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Strangely Sweet Mix of Nature, Fantasy


Dozens of lovely Asian women cavort in gorgeous American landscapes in Marnie Weber's L.A. solo debut. At Rosamund Felsen Gallery, 35 modestly scaled collages turn an age-old cliche on its ear by delivering just what it promises.

Except for pencil-thin supermodels, the bodies of women have long been associated with untrammeled natural landscapes. Ever since men began to think of nature as culture's opposite, the beauty, fertility and mystery of the female nude have been used to describe the splendor and fecundity of the romanticized landscape: It's no accident that explorers spoke of the wilderness as "virgin" and pursued its treasures with gusto and vigor.

Weber's strangely sweet pictures, clipped from Japanese pornography magazines and Western travel publications, don't criticize this outlandish fantasy as much as they lay out its attractions with flat-footed humor. In piece after piece, lithe nudes frolic in ponds, bask in the glow of dazzling sunsets and luxuriate before spectacular canyons, breathtaking vistas and pounding waterfalls.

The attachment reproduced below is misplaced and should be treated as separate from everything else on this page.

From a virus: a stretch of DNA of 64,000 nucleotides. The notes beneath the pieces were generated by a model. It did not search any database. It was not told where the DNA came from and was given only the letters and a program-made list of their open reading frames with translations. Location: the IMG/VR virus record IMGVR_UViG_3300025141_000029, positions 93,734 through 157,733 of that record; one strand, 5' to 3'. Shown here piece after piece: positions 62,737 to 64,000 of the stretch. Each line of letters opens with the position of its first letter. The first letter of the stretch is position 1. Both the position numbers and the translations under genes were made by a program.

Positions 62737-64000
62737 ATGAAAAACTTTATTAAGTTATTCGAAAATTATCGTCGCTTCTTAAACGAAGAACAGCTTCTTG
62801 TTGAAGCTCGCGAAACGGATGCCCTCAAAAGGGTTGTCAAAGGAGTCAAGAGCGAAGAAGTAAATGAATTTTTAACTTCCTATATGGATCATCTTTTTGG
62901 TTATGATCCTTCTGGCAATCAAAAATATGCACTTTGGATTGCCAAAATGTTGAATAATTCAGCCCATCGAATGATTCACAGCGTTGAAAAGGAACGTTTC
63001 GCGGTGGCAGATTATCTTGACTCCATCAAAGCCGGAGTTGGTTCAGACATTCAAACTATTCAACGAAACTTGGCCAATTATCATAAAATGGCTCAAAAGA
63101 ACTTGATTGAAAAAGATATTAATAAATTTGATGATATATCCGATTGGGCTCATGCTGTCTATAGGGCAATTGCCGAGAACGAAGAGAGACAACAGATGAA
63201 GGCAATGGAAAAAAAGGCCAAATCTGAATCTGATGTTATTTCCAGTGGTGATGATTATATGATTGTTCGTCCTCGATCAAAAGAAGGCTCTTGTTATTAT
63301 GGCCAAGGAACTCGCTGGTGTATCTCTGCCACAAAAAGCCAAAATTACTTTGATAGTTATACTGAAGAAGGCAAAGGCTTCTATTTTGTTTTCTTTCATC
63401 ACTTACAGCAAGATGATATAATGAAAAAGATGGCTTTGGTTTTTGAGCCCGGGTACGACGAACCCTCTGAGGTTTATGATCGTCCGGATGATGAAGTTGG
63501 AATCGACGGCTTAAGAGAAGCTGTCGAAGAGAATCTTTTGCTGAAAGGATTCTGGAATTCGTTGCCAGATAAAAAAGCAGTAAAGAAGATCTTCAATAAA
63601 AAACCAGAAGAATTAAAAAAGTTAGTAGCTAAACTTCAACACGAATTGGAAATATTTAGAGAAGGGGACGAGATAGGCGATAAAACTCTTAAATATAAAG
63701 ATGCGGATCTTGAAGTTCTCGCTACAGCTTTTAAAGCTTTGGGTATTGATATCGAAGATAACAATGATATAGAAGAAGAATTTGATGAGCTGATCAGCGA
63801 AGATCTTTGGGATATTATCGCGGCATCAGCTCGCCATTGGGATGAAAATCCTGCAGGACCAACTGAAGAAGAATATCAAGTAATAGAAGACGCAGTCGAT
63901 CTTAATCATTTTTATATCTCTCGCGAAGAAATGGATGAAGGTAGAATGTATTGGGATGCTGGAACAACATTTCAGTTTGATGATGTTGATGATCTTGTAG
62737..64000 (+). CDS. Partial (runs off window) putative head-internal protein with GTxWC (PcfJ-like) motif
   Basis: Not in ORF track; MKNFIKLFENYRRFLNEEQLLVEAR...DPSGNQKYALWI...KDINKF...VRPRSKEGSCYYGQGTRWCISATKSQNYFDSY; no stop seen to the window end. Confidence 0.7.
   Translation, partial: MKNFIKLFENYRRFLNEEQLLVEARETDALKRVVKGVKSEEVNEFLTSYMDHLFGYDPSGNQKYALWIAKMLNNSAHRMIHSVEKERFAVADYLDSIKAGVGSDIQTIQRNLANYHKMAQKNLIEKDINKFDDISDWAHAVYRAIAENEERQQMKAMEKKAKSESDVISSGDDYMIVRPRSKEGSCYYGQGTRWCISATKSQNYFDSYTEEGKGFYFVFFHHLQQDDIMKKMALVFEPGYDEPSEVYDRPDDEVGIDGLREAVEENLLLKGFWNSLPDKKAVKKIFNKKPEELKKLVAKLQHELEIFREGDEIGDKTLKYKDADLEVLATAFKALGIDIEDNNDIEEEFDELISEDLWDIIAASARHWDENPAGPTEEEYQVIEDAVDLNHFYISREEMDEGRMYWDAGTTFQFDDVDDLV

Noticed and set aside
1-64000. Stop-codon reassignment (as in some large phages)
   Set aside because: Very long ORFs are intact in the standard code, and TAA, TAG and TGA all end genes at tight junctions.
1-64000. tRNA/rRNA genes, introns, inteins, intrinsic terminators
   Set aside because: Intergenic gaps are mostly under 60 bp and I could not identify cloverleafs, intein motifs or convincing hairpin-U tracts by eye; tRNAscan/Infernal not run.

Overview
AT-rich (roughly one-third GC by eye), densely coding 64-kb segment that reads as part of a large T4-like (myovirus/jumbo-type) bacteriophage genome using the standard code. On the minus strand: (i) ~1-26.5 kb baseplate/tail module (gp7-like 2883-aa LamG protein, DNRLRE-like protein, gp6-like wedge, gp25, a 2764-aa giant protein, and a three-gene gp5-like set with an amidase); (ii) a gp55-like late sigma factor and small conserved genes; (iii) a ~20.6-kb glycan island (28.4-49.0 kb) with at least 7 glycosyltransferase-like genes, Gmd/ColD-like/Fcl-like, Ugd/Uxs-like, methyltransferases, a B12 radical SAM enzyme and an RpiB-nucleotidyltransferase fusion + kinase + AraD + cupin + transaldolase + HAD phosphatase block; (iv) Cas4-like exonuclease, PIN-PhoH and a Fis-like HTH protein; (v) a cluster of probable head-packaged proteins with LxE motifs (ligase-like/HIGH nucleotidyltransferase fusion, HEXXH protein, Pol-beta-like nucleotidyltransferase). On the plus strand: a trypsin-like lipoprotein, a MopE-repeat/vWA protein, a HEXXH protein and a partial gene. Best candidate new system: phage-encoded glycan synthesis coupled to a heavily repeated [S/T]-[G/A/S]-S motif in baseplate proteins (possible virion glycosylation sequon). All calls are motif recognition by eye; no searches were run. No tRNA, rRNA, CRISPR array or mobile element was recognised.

Picture-perfect, the world depicted in these images is too good to be true. When the fact that Weber has fabricated a fantasy begins to echo in your head, the more fanciful components of her art begin to look perfectly natural.

The tiny women blossoming from cactuses seem to be as much a part of the desert as the crisply silhouetted mountains and cinematic sunset that make up its background. In other collages, sinuous limbs take the place of tree branches, beautiful nudes dangle upside-down as fully formed cocoons and others float in the ocean like enchanted islands.

Still more women prance in pumpkin patches, in joyous revelry that shares more with "Sesame Street" than a witches' Sabbath. Despite having the heads of lop-eared rabbits, guinea pigs and jack-o'-lanterns, Weber's nudes comport themselves with dignity and ease. It's as if the world they live in were utterly ordinary, free of trouble and men. On the gallery floor, a larger-than-life-size hamster, bunny and rat sculpted from plaster read books in which the artist has printed a poem that's part nursery rhyme and part feminist fantasy. Like the collages, this sculpture and poem are charming without being cutesy, poignant without being preachy.


Rosamund Felsen Gallery, Bergamot Station, 2525 Michigan Ave., Santa Monica, (310) 828-8488, through Feb. 14. Closed Sundays, Mondays.

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